“We need to rethink the way we treat our students,” Lisbet said. “Too often we tell our students they’re bad to make them feel ashamed of their behaviour. We need to learn to separate the doer from the deed.”
Separating the doer from the deed is a basic principle that we teach as part of the Restorative Practice framework. Lisbet’s response indicated that she understood the principle. Perhaps more importantly, she was able to be honest about her school’s way of doing things and, without defence or justification, state the need for change. It was an “ah ha” moment for her and for others when she recognized her current leadership style and began to reconsider the impact of that style on students.
Such open and honest responses were common during the training that Diane Stronks, Executive Director of Edifide and I (Anne Martin, Shalem’s Director of Restorative Practices), led in Santo Domingo in January 2016. We trained 29 participants: principals, school psychologists and teachers as part of the EduDeo program Walking Together. This training was given in Spanish.
EduDeo partners with COCREF (Colegios Cristianos Reformados), a nationally run community of Christian
schools that began in 1981 in an effort to reach the most neglected children in the Dominican Republic.
COCREF consists of 16 schools, five of which have high schools. The schools serve 3700 students and employ 210 people within the Dominican Republic. COCREF focuses on reaching children in poverty-stricken areas. Many of its schools are in the bateyes, serving the Haitian immigrants.
According to participant evaluations, highlights of the training included:
- The relevance of the subject
- The scenarios that allowed participants to facilitate restorative meetings, which gave them the opportunity to explore the implications of this role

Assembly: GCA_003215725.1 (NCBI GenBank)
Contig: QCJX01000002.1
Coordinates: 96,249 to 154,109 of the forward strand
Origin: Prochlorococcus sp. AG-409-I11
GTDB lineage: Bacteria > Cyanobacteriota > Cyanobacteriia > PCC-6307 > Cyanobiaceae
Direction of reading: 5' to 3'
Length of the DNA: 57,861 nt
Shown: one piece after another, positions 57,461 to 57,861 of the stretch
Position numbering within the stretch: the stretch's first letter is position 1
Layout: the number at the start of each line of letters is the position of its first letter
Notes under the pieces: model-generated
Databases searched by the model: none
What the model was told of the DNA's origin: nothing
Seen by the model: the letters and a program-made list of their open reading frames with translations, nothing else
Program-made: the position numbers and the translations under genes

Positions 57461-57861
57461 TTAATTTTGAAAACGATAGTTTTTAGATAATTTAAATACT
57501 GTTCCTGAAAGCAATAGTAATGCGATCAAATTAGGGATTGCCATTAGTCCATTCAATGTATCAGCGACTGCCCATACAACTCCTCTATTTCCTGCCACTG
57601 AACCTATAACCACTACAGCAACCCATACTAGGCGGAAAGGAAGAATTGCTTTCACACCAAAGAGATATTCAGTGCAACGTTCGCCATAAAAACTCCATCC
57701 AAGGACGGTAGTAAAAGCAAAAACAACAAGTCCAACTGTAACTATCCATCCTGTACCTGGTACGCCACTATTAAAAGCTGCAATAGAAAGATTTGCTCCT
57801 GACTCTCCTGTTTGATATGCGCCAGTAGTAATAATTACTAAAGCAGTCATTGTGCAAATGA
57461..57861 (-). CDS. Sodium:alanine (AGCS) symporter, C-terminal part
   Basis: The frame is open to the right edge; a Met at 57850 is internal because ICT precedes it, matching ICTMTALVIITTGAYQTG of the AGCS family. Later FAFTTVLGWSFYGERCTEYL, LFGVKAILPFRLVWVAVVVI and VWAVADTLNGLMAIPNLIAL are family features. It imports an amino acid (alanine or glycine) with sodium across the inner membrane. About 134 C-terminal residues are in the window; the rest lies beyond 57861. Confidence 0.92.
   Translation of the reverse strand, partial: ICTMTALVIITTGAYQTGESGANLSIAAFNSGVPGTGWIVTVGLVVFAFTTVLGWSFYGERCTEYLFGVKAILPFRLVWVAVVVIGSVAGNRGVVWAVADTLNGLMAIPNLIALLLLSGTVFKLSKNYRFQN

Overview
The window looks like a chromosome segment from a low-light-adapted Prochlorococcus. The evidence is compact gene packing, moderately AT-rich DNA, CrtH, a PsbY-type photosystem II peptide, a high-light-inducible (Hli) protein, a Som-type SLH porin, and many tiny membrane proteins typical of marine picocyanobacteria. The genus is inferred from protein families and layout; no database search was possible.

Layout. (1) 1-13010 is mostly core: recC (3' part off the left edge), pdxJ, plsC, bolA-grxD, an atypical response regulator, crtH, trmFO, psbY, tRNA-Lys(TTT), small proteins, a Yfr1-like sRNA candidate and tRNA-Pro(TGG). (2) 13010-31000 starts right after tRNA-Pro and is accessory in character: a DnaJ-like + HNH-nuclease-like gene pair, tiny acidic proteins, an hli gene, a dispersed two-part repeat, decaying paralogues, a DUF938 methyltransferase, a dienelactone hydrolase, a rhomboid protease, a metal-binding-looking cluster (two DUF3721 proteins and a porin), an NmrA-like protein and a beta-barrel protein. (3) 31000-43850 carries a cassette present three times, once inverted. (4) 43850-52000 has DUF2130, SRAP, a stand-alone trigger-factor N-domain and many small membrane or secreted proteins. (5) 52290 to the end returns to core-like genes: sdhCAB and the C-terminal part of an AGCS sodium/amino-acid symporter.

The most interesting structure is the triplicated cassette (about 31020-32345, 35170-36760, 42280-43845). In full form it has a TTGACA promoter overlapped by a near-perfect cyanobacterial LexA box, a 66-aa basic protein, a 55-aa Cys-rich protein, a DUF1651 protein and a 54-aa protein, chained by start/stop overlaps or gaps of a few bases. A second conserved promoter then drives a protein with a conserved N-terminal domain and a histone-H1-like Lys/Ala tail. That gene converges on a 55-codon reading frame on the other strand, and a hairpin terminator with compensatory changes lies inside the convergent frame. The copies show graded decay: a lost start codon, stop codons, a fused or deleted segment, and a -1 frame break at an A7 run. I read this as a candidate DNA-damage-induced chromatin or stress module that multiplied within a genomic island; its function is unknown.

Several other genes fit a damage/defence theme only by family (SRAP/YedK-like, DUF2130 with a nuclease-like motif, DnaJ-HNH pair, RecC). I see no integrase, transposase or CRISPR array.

- The circles at the beginning and ending of each day
- Implementation plans that could be created by participant schools
- Application of restorative practices by the participants to other areas of their lives
Something I learned: Dominicans tend to be high-energy people who love to laugh and talk. Adjusting to the exuberance of the participants and finding light-hearted ways to resume after a break helped us develop as a community. Talking about more serious situations became easier when we worked through our own small glitches successfully.
Not long after we returned from Santo Domingo, COCREF coordinator Guillermo Yan Alfonso sent us photos of Augustina Campusano of San Pablo, doing a check-in with her grade 7-8 class.
I also received a call from a participant who had been asked to facilitate a restorative process involving two teenage girls who got into a fistfight. The girls, their mothers, a couple of teachers, students and witnesses to the incident all took part. The participant and I went through the process ahead of time, reviewing what he needed to do to help those in conflict through the situation. The circle was a success!
It was an honour and a pleasure to be part of the EduDEO initiative and work with COCREF as together we walked together understanding what it means to be human and create healthy communities.
Anne Martin is the Director of Restorative Practices with Shalem Mental Health Network